Remember with Courage

Remember with Courage

From Chicken Soup for the Grieving Soul

Remember with Courage

Christmas is a special time of year. And while pretty packages and twinkling lights are the window dressing for this exciting festivity, it is the warmth and love of family that make the holiday season so memorable. However, it can be a painful time for those experiencing the recent loss of a loved one.

Twelve years ago, my husband died suddenly. Although it was only the end of October, department stores glittered with decorations and staff worked eagerly to jump-start sales. When purchasing outfits for my ten-and twelve-year-old daughters to wear to their father’s funeral, the salesclerk innocently asked if I was getting an early start on my Christmas shopping. I shall never forget the piercing pain in my heart as I stumbled for an answer.

I drove home in tears, realizing just how out of sync I was with the outside world. The holiday momentum was building, and I felt as though I was being swallowed by a huge black hole. I wanted to scream. I wanted the world to stop spinning. I wanted to run away . . . find some place that wasn’t dripping with tinsel and holiday cheer. But more than anything, I wanted my family back.

The following weeks passed, and December twenty-fifth approached quickly. I struggled with wanting to dismiss Christmas and yet, at the same time, to embrace the childhood excitement my daughters were beginning to brim with. While it was easy for me to sustain resentment toward the outside world, it was impossible to resist them. They made their annual wish list and insisted on decorating the house. Through their actions, it became abundantly clear that Christmas was going to happen whether I wanted it to or not.

My girls taught me more about grieving than I could have ever taught them. They missed their dad terribly. Yet they were able to perceive the enchantment of Christmas as they had in years prior, albeit in a different way. It was obvious they’d made a choice to participate in the ardor of Christmas. Being children, they may not have been aware of the implications of this choice. Perhaps that was the saving grace. By making an unconscious choice they were relieved of any damning self-judgment that would cite disrespect to their father’s memory. They instinctively knew their lives had to go on, and they showed me that mine had to as well.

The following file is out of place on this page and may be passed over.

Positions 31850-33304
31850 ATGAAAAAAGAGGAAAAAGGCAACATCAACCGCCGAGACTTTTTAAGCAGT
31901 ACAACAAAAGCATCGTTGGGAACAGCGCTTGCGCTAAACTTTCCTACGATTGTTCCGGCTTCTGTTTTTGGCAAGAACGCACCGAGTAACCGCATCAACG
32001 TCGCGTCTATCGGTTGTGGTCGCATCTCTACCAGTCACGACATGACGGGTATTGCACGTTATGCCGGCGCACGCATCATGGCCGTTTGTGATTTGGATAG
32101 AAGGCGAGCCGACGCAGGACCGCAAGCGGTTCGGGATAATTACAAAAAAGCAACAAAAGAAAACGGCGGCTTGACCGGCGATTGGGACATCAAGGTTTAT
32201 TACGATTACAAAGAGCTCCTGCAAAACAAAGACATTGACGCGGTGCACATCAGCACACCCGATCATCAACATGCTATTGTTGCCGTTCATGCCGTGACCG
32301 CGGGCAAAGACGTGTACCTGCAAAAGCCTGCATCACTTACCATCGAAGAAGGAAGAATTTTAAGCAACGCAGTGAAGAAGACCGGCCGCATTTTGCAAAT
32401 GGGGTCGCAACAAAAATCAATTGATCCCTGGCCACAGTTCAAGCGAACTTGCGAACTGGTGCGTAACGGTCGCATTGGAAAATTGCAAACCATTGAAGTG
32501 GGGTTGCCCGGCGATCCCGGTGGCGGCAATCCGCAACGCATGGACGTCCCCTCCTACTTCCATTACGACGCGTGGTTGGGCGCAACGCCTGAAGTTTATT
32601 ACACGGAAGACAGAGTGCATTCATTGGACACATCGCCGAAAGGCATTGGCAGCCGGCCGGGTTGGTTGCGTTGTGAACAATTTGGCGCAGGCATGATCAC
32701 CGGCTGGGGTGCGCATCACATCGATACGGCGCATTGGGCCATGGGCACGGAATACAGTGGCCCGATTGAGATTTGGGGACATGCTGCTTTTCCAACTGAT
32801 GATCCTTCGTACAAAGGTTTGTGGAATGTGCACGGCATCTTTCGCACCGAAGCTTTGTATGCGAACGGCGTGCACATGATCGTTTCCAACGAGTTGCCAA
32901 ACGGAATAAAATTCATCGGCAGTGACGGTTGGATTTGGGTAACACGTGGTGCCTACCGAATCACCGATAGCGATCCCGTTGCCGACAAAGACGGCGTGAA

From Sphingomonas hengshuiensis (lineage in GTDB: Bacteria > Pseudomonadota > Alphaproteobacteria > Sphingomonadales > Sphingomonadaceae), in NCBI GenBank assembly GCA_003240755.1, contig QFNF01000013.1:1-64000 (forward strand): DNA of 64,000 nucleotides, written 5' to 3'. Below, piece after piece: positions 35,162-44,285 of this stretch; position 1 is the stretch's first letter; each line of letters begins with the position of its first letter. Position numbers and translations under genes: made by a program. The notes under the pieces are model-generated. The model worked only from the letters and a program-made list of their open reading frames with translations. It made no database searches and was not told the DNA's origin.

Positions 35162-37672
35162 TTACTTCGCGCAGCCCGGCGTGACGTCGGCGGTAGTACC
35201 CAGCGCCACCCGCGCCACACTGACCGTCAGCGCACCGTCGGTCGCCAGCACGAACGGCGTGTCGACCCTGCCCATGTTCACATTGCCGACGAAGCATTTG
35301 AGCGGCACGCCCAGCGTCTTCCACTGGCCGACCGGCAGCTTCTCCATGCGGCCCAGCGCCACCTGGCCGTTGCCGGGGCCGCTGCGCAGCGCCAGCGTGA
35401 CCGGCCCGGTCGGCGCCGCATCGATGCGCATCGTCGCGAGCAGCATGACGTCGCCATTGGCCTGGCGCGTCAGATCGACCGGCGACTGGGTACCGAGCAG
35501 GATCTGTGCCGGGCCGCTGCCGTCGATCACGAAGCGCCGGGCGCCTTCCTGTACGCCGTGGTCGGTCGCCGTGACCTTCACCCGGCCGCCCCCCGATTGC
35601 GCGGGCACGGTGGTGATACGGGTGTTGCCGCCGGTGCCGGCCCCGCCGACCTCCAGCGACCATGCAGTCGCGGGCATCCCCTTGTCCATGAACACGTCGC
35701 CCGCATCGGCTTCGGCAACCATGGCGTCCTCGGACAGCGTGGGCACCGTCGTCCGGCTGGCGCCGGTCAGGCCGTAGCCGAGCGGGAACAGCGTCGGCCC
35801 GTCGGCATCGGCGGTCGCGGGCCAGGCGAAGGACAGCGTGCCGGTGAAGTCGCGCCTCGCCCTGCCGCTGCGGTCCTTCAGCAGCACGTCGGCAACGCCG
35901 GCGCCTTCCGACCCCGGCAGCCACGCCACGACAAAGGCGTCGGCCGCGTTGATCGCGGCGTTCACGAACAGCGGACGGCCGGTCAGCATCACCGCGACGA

Christmas did go on for us that year. And yes, it was very different. The three of us pulled together as a family and developed new traditions to help face the day. For instance, we hung a picture of my husband in the Christmas tree, declaring him our “Christmas Star.” We also dedicated Christmas Eve as the day to honor him by making a visit to the cemetery. It was there that I presented each daughter with one of our wedding bands as a gift from both their father and me. We returned home for a quiet evening to reminisce about our favorite family times together. The tears flowed, at times uncontrollably, but in a very healing way.

Surprisingly, Christmas Day was quite pleasant. It was not filled with the heavy sadness or feelings of sorrow that I’d anticipated. Instead, it was filled with love and compassion. We invited our extended family and close friends to spend the day with us. During dinner, we exchanged stories of years gone by, many of them bringing smiles and laughter to everyone.

In reflection, I am thankful we found the courage to embrace Christmas that year. In doing so, we renewed our strength and courage to go on and live our lives as we were meant to. Two years later, my daughters and I were blessed to receive a new family, complete with a dad and three more children.

Today, we embrace Christmas as a way of celebrating not only those we are fortunate to have in our lives, but to also remember those we hold so dearly in our hearts.

If you are facing Christmas alone for the first time, I encourage you to reach out to someone you trust and share your feelings with them. Devote a time and place prior to Christmas Day in which you can openly honor your loved one and acknowledge your feelings. Finally, on Christmas Day, intentionally set your focus on family and friends who not only share in your loss, but who bring precious gifts of love and support to aid you in your healing journey.

You are not alone, although you may feel this way. Many people have been where you are, and we care deeply.

Janelle M. Breese Biagioni

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